Ariana started operations with only domestic routes. In 1971 the internal routes were taken over by a government owned domestic airline. That service was eventually reintegrated once again with the national carrier more than a decade later.
By the peak period of operations at the end of the 70s, Ariana’s Boeing fleet flew internationally twice a week to Istanbul, Frankfurt, London, Paris, and Amsterdam, and thrice weekly to New Delhi, Lahore and Amritsar. In addition to this regular schedule, each year Ariana served large numbers of Afghans on their way to Mecca in Saudi Arabia for the annual Haj Pilgrimage.
Ariana is proud that it has operated successfully in Afghanistan for more than fifty years, from a mountainous terrain which has some of the most challenging operating conditions that can be found anywhere in the world Home base is Kabul International Airport, which is 6,000 feet high surrounded by mountains, with high temperatures in the summer and frigid conditions in the winter. Added to this mix are summer dust storms rising over 20,000 feet on the northern plateau, as well as send storms in the Kandahar area.
Ariana progresses well in the technical realm during the PanAm partnership. The advent of jet operations at Ariana meant as extensive program of training in Afghanistan as well as at Boeing and Pratt & Whitney engine plants, for pilots, engineers, mechanics, and operations personnel. The commitment to training has continued though the years, with Ariana technicians constantly being exposed to further training to keep their technical skills current.
In 1979 Ariana purchased a wide-body DC 10 to operate on its Asian and European routes. After some years of service, that aircraft was sold to make room for two Topolov TU 154 from Russia. In 1993, Ariana purchased three Boeing 727-200 from Air France, with the pilots trained by the Royal Jordanian Air Academy in Amman.
During the Taliban regime Ariana operated two Boeing 727-100 and one Boeing 727-200 for International routes, and five AN 24 for domestic routes. Eventually international sanctions against the fundamentalist regime curtailed all Ariana International flights as the world community signalled its disapproval of the repressive character of the regime and its acquiescence to terrorist cliques.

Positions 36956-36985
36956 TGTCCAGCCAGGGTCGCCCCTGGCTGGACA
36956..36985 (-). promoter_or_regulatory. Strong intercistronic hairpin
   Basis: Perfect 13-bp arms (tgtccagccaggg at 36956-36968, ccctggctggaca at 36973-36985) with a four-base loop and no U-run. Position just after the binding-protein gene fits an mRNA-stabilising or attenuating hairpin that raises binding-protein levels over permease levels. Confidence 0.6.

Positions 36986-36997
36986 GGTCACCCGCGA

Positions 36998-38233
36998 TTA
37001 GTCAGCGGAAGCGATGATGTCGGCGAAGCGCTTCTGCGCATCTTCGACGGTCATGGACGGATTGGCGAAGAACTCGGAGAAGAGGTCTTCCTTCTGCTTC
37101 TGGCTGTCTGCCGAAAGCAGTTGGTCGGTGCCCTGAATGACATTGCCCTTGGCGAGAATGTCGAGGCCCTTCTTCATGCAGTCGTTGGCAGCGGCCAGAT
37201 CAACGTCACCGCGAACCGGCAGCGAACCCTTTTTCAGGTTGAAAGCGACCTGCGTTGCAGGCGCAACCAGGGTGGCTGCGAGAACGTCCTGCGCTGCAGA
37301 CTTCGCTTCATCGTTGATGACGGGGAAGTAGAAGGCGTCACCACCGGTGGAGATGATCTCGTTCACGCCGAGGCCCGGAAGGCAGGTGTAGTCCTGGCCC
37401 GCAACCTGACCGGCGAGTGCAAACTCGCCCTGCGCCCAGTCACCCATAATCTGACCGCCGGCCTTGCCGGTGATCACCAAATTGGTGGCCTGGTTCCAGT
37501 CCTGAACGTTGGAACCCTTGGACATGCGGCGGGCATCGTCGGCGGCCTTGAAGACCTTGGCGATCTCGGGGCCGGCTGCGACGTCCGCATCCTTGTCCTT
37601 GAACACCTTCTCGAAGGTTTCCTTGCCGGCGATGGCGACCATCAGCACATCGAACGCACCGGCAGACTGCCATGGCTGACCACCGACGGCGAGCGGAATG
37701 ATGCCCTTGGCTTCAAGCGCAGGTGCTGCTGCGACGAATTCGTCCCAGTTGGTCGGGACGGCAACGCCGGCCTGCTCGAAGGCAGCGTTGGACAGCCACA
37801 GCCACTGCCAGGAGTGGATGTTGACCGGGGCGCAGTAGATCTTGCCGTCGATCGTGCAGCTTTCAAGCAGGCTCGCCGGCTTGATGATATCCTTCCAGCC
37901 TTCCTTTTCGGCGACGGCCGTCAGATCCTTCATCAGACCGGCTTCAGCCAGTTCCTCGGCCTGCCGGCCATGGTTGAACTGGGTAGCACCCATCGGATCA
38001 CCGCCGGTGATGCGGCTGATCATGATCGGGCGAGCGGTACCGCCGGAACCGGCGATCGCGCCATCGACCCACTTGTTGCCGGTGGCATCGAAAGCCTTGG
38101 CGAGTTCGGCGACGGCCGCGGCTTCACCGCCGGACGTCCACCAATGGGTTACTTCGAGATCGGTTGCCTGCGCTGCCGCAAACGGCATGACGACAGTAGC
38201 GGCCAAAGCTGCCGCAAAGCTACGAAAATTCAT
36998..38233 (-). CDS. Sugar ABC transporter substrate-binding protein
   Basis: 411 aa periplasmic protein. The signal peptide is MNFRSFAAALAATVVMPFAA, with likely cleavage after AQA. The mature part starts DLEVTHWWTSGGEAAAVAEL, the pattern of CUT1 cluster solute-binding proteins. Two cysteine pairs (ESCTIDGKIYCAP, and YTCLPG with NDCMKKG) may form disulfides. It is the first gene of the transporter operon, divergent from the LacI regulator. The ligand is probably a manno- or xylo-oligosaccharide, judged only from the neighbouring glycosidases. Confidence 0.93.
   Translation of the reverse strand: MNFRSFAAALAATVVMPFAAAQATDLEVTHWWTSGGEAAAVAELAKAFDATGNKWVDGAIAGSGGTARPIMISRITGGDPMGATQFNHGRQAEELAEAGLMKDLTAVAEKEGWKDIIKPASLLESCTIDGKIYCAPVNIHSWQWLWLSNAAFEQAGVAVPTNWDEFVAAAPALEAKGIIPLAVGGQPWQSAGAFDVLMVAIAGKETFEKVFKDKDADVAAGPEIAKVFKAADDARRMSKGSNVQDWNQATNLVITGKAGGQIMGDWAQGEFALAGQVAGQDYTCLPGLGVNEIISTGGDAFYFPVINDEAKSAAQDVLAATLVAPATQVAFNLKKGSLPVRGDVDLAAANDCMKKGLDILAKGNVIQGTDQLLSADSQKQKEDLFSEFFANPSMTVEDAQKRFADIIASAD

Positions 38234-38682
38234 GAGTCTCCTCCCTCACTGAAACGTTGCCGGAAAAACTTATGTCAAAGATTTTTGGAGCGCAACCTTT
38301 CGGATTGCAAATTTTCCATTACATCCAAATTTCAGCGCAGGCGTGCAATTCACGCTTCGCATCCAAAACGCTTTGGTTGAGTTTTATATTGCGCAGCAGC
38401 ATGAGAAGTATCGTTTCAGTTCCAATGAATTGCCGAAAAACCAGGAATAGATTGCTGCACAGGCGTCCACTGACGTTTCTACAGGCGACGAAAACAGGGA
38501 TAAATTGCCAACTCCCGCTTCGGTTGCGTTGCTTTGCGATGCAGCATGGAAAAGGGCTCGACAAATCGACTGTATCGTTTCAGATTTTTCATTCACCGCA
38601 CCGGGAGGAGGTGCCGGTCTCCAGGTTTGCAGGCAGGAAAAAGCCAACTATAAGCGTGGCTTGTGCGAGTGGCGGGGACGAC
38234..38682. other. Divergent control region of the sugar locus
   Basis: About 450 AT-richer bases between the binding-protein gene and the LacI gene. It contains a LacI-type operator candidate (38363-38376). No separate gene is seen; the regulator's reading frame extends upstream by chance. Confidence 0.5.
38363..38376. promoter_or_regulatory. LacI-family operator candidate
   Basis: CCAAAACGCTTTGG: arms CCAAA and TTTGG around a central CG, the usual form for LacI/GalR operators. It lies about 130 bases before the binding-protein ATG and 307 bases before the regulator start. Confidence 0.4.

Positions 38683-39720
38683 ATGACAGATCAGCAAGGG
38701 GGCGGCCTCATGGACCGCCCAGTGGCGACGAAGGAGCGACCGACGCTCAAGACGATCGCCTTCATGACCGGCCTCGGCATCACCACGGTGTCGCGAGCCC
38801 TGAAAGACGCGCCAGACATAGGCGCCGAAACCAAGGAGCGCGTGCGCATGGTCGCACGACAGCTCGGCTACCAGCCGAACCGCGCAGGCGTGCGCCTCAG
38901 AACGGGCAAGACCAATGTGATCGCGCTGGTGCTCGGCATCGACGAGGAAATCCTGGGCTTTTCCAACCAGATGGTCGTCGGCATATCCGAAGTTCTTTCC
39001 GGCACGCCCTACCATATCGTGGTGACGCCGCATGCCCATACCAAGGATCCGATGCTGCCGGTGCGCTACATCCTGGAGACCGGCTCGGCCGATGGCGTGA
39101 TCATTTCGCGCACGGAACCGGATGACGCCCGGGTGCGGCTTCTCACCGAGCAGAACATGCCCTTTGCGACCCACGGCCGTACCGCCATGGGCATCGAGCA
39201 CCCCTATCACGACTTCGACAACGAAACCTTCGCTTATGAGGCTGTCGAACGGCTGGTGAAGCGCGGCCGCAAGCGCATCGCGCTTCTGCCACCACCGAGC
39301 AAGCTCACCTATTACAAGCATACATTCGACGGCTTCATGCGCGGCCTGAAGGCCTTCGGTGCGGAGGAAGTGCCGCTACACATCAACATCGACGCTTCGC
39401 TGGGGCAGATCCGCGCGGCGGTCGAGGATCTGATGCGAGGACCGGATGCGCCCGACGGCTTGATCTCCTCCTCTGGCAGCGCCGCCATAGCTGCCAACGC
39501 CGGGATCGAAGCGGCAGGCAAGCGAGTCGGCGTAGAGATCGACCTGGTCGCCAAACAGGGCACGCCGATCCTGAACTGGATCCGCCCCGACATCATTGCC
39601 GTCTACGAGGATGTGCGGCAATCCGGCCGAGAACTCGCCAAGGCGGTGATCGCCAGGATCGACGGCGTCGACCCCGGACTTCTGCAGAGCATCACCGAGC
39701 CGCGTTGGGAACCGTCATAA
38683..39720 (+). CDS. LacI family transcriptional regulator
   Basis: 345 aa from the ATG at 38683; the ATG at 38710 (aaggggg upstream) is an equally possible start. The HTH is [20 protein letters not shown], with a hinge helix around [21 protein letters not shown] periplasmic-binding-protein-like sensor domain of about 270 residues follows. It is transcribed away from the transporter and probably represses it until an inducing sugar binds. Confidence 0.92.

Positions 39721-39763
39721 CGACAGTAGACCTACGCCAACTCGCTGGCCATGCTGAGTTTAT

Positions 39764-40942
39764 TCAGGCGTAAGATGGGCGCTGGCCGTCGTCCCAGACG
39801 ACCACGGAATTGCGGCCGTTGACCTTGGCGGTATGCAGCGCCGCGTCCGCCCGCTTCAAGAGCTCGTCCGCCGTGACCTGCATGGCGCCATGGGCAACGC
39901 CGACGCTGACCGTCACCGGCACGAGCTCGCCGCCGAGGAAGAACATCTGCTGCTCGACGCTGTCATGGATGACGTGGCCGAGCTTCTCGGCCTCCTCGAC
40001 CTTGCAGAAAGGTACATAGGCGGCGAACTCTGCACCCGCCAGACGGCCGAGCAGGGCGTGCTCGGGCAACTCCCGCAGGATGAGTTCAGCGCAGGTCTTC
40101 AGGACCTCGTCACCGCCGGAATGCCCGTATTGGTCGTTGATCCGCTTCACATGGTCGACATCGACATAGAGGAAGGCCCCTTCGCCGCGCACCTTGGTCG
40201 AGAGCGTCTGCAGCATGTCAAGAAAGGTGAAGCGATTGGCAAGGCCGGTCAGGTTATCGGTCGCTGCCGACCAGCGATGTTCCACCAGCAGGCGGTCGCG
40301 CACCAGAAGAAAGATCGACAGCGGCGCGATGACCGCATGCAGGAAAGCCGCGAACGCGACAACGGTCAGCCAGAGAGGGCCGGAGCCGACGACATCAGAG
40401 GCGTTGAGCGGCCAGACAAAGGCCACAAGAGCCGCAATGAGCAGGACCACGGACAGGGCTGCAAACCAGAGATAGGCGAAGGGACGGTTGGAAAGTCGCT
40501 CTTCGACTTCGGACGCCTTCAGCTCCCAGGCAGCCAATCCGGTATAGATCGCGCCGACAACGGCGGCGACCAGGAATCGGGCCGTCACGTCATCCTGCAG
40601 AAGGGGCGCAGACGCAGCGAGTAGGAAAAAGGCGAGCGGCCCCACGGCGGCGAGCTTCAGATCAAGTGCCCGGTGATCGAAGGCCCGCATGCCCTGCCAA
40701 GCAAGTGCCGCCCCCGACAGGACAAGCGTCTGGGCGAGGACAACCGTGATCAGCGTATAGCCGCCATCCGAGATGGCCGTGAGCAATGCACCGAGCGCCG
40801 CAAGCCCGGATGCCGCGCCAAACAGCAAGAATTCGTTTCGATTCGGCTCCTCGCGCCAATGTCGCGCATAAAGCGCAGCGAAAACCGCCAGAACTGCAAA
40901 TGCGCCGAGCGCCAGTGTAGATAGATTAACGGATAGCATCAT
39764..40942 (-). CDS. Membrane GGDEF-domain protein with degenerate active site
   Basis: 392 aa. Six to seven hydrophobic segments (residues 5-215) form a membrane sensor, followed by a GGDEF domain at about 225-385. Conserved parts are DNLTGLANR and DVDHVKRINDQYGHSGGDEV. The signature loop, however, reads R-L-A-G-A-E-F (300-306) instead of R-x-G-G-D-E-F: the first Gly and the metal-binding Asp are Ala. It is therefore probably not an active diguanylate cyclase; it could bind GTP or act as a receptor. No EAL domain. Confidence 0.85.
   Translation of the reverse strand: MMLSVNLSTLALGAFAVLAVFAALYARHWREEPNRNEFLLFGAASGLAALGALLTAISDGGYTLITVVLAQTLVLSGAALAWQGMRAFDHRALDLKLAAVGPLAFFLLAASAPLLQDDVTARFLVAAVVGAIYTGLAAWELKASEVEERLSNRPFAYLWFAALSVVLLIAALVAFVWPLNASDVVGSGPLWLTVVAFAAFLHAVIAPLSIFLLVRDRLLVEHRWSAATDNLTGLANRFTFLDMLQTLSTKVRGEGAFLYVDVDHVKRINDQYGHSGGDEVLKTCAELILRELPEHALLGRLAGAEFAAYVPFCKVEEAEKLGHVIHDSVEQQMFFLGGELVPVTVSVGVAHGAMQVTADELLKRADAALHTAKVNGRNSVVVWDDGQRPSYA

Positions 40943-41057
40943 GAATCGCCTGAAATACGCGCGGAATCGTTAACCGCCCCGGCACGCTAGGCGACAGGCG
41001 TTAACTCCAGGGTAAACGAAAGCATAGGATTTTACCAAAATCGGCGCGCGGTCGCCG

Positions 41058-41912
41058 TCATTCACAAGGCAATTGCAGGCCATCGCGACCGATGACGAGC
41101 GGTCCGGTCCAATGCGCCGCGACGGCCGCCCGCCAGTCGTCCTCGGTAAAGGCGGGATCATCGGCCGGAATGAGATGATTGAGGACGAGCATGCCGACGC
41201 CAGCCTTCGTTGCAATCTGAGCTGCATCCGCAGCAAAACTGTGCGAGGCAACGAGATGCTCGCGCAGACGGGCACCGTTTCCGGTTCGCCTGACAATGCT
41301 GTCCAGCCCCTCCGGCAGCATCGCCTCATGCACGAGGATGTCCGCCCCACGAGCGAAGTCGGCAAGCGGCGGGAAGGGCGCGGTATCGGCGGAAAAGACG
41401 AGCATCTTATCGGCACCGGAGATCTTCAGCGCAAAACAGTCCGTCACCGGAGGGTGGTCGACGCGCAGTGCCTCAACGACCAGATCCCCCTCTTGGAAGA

Disaster and a new beginning After the tragedy of the September 11 attacks on the United States, an international coalition quickly coalesced to ally with the Afghan resistance to depose what had become a criminal rouge regime. In the course of the rapid and decisive onslaught, Ariana lost six of its eight remaining planes during the bombing of air fields around Afghanistan.
Peace once again graces our nation. With the generous assistance of the international community, Afghanistan is making a new start again after 23 disastrous years of conflict. An interim regime has been established under the leadership of President Hamid Karzai, and the Traditional Islamic State of Afghanistan is asserting its control over the whole country. Roads and schools are being rebuilt, a more stable currency has been introduced, and a hopefully long-lasting partnership has been forged between the world community and Afghanistan.
Ariana Afghan Airlines is also already well on its way to recovery. The Boeing fleet has been expanded, and the Government of India has generously granted several Airbus passenger planes to expand our fleet. Routes are rapidly being extended once again. By the third quarter of 2002 the Ariana network has expanded from neighbouring nations to the Arab Gulf states, to India, Turkey and Germany. Plans are in process for more routes to match once again the peak of Ariana operations and, sooner rather than later, to surpass that mark.
Ariana is very proud to be spreading our wings again. We offer our passengers a well-maintained air fleet, convenient routes, attractive prices, and the best of traditional Afghan hospitality. Let us invite you to fly with us to visit the new Afghanistan.
|Ariana Afghan Airlines Head Office